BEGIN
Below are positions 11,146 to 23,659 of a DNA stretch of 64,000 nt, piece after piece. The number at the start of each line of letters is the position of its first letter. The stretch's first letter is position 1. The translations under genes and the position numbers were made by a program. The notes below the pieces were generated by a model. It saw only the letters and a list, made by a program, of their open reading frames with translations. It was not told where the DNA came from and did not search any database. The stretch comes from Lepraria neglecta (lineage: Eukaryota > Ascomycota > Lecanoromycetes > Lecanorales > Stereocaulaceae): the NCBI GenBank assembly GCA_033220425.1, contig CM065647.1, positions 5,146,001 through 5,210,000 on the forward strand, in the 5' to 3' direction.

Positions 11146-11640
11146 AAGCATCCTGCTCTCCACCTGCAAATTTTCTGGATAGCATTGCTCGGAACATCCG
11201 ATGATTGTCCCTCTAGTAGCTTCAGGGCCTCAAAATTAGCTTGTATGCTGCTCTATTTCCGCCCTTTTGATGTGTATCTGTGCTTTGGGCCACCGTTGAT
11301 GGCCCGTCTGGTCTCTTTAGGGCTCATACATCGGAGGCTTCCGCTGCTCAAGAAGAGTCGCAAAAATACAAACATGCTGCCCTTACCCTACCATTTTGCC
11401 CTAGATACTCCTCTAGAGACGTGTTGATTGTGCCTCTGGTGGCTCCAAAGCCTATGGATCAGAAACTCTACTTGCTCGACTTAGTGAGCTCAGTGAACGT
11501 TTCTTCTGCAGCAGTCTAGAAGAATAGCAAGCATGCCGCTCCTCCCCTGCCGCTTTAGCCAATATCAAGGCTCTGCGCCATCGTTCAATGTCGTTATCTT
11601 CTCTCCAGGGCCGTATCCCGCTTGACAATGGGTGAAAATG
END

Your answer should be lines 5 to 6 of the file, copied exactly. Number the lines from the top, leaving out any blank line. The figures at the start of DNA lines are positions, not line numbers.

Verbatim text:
11301 GGCCCGTCTGGTCTCTTTAGGGCTCATACATCGGAGGCTTCCGCTGCTCAAGAAGAGTCGCAAAAATACAAACATGCTGCCCTTACCCTACCATTTTGCC
11401 CTAGATACTCCTCTAGAGACGTGTTGATTGTGCCTCTGGTGGCTCCAAAGCCTATGGATCAGAAACTCTACTTGCTCGACTTAGTGAGCTCAGTGAACGT